Growing up, we called a 'new ground' a swath of land that had just been cleared. There were certain crops that grew best in a new ground. My grandfather cleared a new ground down by a creek for his tomato, canteloupe, and melon fields. A new ground was rough and naked, the land pocked from tree root balls, and of course in Coosa County which had good soil but too many rocks, there would be years and years of plowing up rocks and removing them from the land before the new fields were tame. Clearing a new ground was hard work. The land looked like there had been a war between man and nature and man had not won but was claiming the victory anyway.
This past Thursday I drove down the west side of the state, on my way to a conference in South Alabama. I went via Tuscaloosa, where I needed to deliver some items to my son who lives there. I sent a text to my friend Philip Shirley. Philip and Virginia are transplanted Alabamians living in Missisippi. Philip sent my text message back with line breaks.
through the cotton flats below Russellville where it rained tarpaper,
to the vanished town of Phil Campbell
where one man said "I saw it come out of the woods
about a hunderd foot away, black smoke like a tire fire,"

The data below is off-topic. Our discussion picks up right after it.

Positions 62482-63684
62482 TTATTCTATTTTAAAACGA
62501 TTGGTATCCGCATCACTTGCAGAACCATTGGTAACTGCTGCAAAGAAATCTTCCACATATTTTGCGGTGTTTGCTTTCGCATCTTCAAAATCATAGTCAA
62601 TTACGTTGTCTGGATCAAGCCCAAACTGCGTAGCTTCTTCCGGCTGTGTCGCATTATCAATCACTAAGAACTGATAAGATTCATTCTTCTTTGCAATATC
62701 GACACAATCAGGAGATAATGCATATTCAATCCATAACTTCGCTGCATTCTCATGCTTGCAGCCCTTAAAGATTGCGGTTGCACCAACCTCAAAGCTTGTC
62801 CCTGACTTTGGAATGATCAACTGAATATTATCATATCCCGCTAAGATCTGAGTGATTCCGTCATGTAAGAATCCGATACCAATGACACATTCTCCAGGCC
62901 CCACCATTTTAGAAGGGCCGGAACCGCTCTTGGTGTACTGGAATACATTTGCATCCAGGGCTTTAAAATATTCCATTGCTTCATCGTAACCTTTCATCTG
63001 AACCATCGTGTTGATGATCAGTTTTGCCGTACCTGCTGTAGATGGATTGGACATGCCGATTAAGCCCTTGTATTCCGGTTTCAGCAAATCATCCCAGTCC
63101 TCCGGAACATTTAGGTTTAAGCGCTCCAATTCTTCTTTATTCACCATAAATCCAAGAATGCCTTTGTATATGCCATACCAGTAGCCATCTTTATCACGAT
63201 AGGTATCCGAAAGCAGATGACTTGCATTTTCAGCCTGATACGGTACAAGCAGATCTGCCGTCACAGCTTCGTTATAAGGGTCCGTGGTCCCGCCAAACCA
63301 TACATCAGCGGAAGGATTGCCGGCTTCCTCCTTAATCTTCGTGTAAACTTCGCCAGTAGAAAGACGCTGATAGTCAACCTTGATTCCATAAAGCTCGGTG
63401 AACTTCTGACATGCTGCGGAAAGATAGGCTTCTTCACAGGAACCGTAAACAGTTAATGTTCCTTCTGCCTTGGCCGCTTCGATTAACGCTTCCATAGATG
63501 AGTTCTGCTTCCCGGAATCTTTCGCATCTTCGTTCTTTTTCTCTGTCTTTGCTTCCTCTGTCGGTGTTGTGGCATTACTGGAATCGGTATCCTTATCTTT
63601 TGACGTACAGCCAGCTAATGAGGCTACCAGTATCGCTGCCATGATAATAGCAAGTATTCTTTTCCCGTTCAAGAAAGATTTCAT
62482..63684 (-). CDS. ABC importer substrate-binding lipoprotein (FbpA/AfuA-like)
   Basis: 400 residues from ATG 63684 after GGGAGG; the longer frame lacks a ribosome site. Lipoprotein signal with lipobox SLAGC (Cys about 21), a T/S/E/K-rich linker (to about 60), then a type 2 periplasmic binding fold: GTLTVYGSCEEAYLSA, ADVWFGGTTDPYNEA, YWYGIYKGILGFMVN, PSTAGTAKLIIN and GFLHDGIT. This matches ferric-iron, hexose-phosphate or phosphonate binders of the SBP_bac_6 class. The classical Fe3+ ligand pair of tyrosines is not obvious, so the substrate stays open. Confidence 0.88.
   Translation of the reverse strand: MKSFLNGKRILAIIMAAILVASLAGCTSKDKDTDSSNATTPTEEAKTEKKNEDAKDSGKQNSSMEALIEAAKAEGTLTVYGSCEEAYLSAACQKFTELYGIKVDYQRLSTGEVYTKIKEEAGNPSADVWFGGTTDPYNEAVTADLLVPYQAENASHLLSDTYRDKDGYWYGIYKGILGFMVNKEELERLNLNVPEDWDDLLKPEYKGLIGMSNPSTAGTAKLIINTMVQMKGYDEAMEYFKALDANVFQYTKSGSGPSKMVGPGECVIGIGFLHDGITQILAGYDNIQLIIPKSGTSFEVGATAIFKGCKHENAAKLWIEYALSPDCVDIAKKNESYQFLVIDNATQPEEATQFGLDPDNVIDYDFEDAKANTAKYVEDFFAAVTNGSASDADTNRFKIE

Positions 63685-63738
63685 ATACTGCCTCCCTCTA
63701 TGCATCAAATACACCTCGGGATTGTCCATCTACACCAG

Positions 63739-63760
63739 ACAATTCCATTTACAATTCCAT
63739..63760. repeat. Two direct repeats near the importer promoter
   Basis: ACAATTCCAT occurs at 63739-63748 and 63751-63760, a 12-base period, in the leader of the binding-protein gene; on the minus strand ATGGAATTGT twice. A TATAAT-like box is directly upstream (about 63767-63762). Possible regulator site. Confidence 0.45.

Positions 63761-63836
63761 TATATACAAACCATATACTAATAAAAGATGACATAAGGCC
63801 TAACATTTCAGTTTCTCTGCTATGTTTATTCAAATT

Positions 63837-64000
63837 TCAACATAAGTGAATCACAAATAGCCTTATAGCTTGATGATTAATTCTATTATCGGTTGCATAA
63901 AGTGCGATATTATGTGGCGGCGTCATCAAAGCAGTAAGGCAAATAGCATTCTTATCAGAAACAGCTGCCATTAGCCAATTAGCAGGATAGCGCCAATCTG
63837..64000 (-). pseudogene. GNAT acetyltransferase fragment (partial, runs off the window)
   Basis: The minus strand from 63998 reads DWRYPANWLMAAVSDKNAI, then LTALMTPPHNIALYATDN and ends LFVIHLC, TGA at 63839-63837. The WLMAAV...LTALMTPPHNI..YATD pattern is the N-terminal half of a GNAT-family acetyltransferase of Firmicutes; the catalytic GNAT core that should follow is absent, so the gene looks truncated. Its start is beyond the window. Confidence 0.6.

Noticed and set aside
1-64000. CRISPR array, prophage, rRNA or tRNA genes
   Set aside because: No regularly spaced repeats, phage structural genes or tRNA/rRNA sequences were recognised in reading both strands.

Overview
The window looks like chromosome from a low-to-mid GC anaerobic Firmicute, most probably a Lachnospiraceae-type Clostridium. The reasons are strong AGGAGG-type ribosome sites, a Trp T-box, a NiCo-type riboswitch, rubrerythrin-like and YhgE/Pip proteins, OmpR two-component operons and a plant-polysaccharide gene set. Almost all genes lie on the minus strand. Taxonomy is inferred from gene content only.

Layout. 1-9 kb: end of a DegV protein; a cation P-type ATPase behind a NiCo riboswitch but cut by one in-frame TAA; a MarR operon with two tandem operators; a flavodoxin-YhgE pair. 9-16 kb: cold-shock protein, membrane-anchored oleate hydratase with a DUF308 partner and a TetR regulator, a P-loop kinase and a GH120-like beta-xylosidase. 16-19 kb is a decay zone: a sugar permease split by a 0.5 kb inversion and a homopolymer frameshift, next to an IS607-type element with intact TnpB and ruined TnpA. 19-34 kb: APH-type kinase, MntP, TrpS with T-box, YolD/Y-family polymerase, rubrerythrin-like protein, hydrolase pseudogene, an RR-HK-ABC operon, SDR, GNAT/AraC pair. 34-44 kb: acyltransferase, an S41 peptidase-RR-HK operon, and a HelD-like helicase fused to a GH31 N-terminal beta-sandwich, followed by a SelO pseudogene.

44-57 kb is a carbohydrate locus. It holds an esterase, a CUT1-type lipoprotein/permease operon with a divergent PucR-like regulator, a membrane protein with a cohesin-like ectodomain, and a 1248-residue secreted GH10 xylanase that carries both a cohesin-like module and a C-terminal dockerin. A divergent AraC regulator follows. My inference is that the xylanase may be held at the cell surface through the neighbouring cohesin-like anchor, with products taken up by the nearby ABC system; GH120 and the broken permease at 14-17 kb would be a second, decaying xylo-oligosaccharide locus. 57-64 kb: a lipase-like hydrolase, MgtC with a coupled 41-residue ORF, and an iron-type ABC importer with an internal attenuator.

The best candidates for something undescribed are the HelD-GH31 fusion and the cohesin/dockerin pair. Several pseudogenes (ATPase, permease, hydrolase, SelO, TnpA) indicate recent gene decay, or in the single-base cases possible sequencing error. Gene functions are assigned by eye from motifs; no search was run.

to a flattened stretch near Berry,
blown apart houses and contents,
to the part of Tuscaloosa sucked up
twisted and laid bare,
I saw church groups under tarp cities
on grills for a week now,
the smell of raw snapped pines
still in the air. And I had to think:
Why are you here?
Why are any of you still here?
Take pictures and leave.
There is nothing left
except heartache and work for bulldozers.
Further south, near Skyland,
the old damage--three weeks gone--
now an old wound,
the leaves on the downed trees
brown as a scab.
After the conference, I drove up through the heart of Alabama from Greenville an hour and a half below Montgomery then north through Birmingham to Hanceville to Cullman where I headed northwest for the Mississippi/Tennessee line, passing through Moulton on my way to the Shoals, the fall-line of the Tennessee River.
I saw so many new grounds that I lost count. Land where the trees were ripped up and missing, the very grass sucked down to the bare dirt. Other strips where forests were pushed over in one direction, then a half mile up the road, the tiny corn seedlings unharmed and the homes with green lawns and flowers.